In February 2018, the Court issued an Order granting in part and denying in part defendants' motion to dismiss. (Dkt. 32.) In its opposition to the motion, Ritchie Bros. informed the Court of its discovery Mohammad had filed a voluntary petition for bankruptcy on October 10, 2017. Given the inadequacy of the briefing and information offered, the Court denied the motion to dismiss as to Mohammad and requested input from the parties as to the impact of the automatic bankruptcy stay. Considering the fact Suid Trucking's March 17, 2016 Articles of Incorporation contradicted any inference the LLC existed either at the time of the auction or at the time payment became due, the Court granted the motion and dismissed plaintiff's claims as to Suid Trucking. The dismissal was without prejudice to the submission of an amended pleading offering evidence that could support an earlier date of incorporation. The Court also denied the motion to dismiss all defendants for lack of subject matter jurisdiction and to dismiss Naem for insufficient service of process, while quashing an attempted service and granting Ritchie Bros. additional time to effect service on Naem. Relevant to the motion currently under consideration, the Court noted Ritchie Bros.' argument that Naem and Mohammad had formed a general partnership under Florida law at the time they placed their bids, and observed that the introduction of this argument could warrant an opportunity to amend.


         In the proposed first amended complaint, Ritchie Bros. avers Naem and Mohammad, at the time of the auction, acted as business partners who were deemed to have been in a general partnership under Florida law. (Dkt. 41.1 at ¶ 2.3.) Ritchie Bros. alternatively maintains Mohammad acted as Naem's agent for all relevant purposes at issue in this dispute. (Id., ¶ 2.2.) Richie Bros. avers defendants acted in concert to make purchases at the auction, that Naem and Mohammad acted as agents for the Partnership and Mohammad also acted as an agent for Naem, and that defendants are jointly and severally liable for amounts owing. (Id., ¶¶ 5.2-5.11.) Ritchie Bros. also avers defendants lacked the intention to comply with the terms of the bidder agreements and, by sharing bidder numbers and acting as agents for one another, acted in concert to intentionally and negligently make misrepresentations regarding their intention to be responsible, jointly and severally, for the items purchased at auction. (Id., ¶ 5.12-5.39.) Ritchie Bros. does not seek recovery from Mohammad personally and, instead, seeks to recover from Naem, either because of his partnership with Mohammad or because Mohammad was Naem's agent, and because Naem acted in concert with Mohammad to misrepresent facts to Ritchie Bros.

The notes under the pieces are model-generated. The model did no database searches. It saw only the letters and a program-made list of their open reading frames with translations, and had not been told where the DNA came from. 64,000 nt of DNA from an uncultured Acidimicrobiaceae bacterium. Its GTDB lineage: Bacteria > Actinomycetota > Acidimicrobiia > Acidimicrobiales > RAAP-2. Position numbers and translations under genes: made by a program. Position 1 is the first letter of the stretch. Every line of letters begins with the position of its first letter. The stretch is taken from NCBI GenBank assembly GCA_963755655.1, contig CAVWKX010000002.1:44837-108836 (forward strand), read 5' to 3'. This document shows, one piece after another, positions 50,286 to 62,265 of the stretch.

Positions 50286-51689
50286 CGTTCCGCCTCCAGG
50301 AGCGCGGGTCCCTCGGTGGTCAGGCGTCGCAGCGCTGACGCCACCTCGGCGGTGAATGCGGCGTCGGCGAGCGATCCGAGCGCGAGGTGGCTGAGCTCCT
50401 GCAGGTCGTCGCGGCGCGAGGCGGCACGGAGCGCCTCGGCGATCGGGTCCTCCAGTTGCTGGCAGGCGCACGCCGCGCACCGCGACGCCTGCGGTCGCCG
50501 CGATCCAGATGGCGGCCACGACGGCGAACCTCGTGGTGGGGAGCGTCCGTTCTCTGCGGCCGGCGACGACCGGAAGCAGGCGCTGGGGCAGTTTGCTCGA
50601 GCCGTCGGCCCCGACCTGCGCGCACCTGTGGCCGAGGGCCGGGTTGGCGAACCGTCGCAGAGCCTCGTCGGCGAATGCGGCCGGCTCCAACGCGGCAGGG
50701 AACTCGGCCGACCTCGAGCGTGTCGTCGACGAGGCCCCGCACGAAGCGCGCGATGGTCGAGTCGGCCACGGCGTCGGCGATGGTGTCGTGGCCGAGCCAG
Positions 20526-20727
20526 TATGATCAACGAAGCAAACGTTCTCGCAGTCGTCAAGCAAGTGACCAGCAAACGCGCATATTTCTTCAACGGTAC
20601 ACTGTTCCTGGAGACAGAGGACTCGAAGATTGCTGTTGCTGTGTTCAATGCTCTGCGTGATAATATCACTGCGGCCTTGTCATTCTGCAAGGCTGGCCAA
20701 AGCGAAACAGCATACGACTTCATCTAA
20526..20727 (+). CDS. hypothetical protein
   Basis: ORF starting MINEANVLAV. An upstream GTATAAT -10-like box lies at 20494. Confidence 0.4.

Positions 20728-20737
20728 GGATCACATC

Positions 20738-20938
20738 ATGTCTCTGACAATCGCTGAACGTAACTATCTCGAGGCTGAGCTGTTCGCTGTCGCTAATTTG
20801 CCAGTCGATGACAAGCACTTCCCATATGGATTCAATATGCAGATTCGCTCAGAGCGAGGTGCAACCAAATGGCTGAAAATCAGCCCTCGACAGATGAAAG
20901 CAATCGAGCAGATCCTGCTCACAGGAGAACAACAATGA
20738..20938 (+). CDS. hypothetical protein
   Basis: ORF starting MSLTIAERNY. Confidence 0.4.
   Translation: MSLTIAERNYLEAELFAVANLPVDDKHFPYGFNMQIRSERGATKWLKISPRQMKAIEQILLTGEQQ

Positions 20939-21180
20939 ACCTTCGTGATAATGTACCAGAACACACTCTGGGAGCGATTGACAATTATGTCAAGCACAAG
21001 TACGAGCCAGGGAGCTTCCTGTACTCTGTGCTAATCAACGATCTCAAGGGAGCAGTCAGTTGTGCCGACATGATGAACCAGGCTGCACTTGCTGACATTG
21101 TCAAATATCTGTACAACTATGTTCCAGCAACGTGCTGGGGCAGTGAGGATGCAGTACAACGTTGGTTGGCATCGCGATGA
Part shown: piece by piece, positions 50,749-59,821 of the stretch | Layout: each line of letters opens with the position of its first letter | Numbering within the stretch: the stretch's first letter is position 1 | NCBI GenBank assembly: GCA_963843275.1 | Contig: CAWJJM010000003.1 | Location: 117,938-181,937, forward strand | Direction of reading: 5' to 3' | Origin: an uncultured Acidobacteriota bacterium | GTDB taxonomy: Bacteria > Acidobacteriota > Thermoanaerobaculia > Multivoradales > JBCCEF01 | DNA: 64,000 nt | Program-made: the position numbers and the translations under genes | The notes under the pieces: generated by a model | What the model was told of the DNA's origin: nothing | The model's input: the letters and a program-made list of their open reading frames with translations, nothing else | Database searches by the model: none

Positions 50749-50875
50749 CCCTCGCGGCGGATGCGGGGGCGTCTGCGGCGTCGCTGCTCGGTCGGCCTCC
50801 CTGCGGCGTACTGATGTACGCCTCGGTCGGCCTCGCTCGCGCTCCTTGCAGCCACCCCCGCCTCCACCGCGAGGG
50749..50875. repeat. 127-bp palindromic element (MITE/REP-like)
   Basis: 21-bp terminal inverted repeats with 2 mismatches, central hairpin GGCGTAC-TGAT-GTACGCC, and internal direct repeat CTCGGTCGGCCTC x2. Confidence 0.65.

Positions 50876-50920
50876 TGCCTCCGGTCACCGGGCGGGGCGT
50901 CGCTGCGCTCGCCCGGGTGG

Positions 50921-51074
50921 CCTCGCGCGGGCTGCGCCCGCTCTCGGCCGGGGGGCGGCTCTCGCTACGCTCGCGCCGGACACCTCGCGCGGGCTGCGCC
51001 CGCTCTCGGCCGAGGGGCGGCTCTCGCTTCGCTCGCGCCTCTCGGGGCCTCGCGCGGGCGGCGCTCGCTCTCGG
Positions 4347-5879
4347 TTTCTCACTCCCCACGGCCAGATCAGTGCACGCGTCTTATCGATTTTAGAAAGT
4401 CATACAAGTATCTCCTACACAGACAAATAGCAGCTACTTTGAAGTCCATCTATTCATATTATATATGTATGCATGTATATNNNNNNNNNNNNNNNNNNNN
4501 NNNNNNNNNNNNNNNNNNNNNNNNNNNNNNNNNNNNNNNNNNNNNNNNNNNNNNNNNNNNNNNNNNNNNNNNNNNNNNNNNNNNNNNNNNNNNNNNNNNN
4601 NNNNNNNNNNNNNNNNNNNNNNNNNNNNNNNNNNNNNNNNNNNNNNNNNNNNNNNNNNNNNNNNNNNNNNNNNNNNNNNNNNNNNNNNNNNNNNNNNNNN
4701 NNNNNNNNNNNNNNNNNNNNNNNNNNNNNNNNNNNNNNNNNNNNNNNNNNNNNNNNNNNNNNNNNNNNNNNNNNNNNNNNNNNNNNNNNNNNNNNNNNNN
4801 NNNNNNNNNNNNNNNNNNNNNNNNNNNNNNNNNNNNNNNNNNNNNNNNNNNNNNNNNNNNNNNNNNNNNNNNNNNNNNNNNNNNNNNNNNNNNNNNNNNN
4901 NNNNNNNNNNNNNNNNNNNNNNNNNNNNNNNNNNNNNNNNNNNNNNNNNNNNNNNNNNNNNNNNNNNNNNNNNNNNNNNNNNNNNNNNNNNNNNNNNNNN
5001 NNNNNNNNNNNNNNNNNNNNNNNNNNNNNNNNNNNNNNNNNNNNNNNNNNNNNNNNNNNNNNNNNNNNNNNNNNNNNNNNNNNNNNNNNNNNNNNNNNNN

Federal Rule of Civil Procedure 15 provides that the Court “should freely give leave [to amend a pleading] when justice so requires.” Fed.R.Civ.P. 15(a). Granting leave to amend serves the purpose of Rule 15 to “facilitate decision on the merits, rather than on the pleadings or technicalities.” Novak v. United States, 795 F.3d 1012, 1020 (9th Cir. 2015) (internal quotation marks and quoted case omitted). The rule should, therefore, be interpreted and applied with “extreme liberality.” Morongo Band of Mission Indians v. Rose, 893 F.2d 1074, 1079 (9th Cir. 1990).

         Leave to amend may be denied where there is undue delay, bad faith or dilatory motive, undue prejudice to the opposing party, or when the amendment would be futile. See Foman v. Davis, 371 U.S. 178, 182 (1962). Courts also frequently consider whether a party previously amended its complaint. Allen v. City of Beverly Hills, 911 F.2d 367, 373 (9th Cir. 1990). The parties here dispute whether these factors argue in favor or against granting plaintiff's motion to amend. Ritchie Bros. also requests that the Court strike defendants' over-length opposition. The Court, for the reasons set forth below, will consider defendants' opposition, but finds no basis for denying plaintiff the opportunity to amend.

         A. Over-Len ...